Management methods for invasive species vary in their restoration success in the presence or absence of herbivores. We investigated the performance of understory plants after management of the invasive shrub Amur honeysuckle using two herbicide-based methods (cut/paint and basal application) in fenced and unfenced plots. The cut/paint method resulted in the removal of above-ground stems, while the basal application method resulted in the dead stems remaining in place. Light level in the cut/paint treatment was higher than in the basal application treatment, which was higher than in the control (no management) treatment. Across fencing treatments, fruit production, height, and subsequent recruitment of transplanted jewelweed were greater in the cut/paint treatment. Across management treatments, jewelweed plants were taller in the fenced treatment. Native species richness was generally higher in the cut/paint and basal application treatments than in the control treatment. There were more jewelweed recruits, more jewelweed fruits, and greater native species richness in the cut/paint treatment than in the basal application treatment in fenced plots, but these measures were similar in both management treatments in unfenced plots. Thus standing dead stems of Amur honeysuckle offered protection from damage in the presence of herbivores, offsetting the advantage of the cut/paint method seen in the fenced plots. There was a trend for more leaves of transplanted wild ginger in the basal application treatment. There were more invasive garlic mustard and more Amur honeysuckle seedlings in the cut/paint treatment than in the control treatment. Our results illustrate the complexities involved in selecting appropriate restoration management techniques given herbivore pressure, differential species response, and presence of multiple invasive species. In our study, we demonstrated that the basal application honeysuckle management method (and therefore perhaps similar methods that leave the dead stems standing) led to increased understory plant restoration success when compared to the cut/paint method.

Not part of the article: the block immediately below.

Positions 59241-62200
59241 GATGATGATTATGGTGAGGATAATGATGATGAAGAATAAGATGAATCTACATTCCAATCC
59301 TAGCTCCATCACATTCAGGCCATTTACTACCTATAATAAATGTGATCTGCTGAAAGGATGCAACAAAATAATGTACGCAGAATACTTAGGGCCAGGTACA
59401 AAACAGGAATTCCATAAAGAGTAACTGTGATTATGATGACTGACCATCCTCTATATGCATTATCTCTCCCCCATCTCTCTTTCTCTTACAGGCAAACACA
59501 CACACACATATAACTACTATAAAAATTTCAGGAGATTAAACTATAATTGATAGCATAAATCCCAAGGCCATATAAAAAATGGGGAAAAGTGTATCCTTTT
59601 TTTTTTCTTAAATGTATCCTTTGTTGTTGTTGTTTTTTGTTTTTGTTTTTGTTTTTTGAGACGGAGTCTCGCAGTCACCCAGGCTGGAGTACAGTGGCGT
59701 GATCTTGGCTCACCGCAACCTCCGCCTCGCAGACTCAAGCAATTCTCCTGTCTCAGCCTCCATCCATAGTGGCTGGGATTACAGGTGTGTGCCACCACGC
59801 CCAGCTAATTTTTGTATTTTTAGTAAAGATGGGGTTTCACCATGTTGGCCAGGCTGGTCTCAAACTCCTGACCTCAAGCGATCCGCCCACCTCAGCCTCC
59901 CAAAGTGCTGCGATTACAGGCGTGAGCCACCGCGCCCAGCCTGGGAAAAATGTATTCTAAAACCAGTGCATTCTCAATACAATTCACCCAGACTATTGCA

Nomenclature: triclopyr; garlic mustard, Alliaria petiolata (Bieb.) Cavara & Grande; honeysuckle, Lonicera maackii (Rupr.) Maxim.; jewelweed, Impatiens capensis Meerb.; wild ginger, Asarum canadense L.; white-tailed deer, Odocoileus virginiana Zimmermann.